Letting Go

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I wrote this a month ago and it’s aimed at parents, but I feel that those of you without kids can still learn a lot about letting go.
(Over controlling in the office environment anyone?)

The past two weeks have been intensely creative for our family. We have experienced tests galore and more! There have been two orals with large posters and 3D renditions of an Egyptian sarcophagi, a cartouche, plus a sphinx!
I look forward to the weekend ahead, my husband has been tasked with taking me to movies as I need to forget the stress that goes with project week!

Part of my stress lies in letting go.
I often speak about letting go and then consciously have to put it into practice.
My one boy in particular is like a bull, I virtually have to grab him by the horns and wrestle him to the ground to get him to stay put and on track.
I find myself itching and virtually sweating blood as he does his task.
The reason?
Well, I want to grab that Pritt and do it for him of course!
I know that I can wield a scissors faster, glue faster and paint faster.
He stands and pours wood glue onto paper as though the paper is thirsty for it.
He makes all sort of weird boy sounds (if you know what I mean) and constantly has strange desires to pick up the dog poo or jump on the trampoline in the pitch dark.
But…
I love it when I hear his breathing getting even and he settles in and does the job.
I love it when I see his creativity flowing.
I love it when he pushes for his way.

Most of modern parents try and do these projects for them.
I think that often moms should get the marks not the kids.
I learnt a very interesting thing while homeschooling him a year ago it’s called “working at the elbow” and that’s what I try to do with projects – I work at their elbows.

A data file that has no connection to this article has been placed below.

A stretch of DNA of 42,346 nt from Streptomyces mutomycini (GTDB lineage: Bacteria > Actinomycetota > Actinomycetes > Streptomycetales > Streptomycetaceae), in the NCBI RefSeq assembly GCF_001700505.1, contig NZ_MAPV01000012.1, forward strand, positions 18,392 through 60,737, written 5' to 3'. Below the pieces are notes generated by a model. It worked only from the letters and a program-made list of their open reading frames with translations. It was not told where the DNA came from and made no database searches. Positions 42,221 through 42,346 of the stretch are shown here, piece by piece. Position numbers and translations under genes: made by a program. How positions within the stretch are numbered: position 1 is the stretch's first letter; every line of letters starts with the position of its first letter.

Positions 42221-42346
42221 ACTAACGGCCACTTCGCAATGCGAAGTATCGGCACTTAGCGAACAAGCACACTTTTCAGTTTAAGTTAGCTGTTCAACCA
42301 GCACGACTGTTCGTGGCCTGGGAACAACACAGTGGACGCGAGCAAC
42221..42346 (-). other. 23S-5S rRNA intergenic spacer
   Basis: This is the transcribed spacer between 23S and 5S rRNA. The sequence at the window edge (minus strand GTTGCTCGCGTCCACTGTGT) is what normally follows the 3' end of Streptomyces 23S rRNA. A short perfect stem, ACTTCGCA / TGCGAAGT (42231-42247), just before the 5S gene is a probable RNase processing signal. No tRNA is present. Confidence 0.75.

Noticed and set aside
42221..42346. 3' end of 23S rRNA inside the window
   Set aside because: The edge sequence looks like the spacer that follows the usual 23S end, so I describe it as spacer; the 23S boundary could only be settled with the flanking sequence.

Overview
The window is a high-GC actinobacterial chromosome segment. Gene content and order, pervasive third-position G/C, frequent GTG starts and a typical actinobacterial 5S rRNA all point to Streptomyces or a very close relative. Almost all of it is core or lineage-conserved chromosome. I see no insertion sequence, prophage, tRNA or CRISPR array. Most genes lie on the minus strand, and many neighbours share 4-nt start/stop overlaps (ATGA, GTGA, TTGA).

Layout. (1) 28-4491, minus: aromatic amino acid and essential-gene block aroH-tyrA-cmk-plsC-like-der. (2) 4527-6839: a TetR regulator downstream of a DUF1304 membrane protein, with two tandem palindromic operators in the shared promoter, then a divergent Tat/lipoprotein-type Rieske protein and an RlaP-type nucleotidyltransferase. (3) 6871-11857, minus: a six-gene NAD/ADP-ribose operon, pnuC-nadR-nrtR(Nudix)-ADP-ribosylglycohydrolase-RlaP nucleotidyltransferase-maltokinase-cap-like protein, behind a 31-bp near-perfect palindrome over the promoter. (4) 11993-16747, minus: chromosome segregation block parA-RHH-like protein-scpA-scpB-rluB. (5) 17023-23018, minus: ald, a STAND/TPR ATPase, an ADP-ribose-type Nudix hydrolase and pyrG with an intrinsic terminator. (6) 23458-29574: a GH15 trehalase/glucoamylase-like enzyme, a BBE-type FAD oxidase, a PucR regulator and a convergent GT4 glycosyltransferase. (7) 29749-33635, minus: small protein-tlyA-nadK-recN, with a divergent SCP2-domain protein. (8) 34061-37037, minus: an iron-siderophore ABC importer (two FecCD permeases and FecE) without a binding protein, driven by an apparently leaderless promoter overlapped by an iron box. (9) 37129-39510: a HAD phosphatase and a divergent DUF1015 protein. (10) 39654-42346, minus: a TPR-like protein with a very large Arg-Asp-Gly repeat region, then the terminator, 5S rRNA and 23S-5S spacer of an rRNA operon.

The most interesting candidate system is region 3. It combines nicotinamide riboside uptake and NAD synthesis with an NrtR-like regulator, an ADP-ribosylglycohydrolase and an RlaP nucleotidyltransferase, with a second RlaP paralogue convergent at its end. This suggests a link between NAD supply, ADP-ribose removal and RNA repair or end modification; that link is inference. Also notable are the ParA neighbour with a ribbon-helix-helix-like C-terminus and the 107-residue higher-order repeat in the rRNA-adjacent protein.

When you are at the elbow you don’t physically do the work but you take a directors role.
You can give these kind of options:
“Try and decide between the red, yellow or green.”
“Use both hands when you type.”
“Google this, what do you see?”
“How does it look to you?”
“I like it!”
“Try giving it enough space.”
“Can you make it stand out more?”
“Well done!”
“The glue is dripping onto the carpet!!”
Keep in mind that it’s a directorship role and even directors need to know when to put a lid on it!

There was a little boy pacing outside school the other day stressing about all that he had gotten wrong.
I put my arm around him and assured him that we have to get it wrong lots before we learn to get it right.
We have to get it wrong lots before we learn to get it right.
Eina, isn’t it?
Getting it wrong.
Getting it wrong has become a virtual sin, especially in the perfectionistic world of school.
As parents, we strive for our kids to get it right.

It is in getting it wrong that we are faced with other avenues, when we have an opportunity for the light bulbs to come on.
It is in getting it wrong that the real learning can start.

And so become the guide and not the doer.
Be at the elbow and stop trying to be the hand.
Give creativity a chance to flow even if it is crooked…
Know that getting it wrong is often the road to getting it right.
And get that glue wiped up before it dries on the carpet!

This is me Tania Ahlfeldt encouraging you and encouraging myself, to stop trying to do it all – creativity can be crooked and letting go can be a beautiful thing.

Ps: The word ‘eina’ is an expressive Afrikaans word for ‘sore’.

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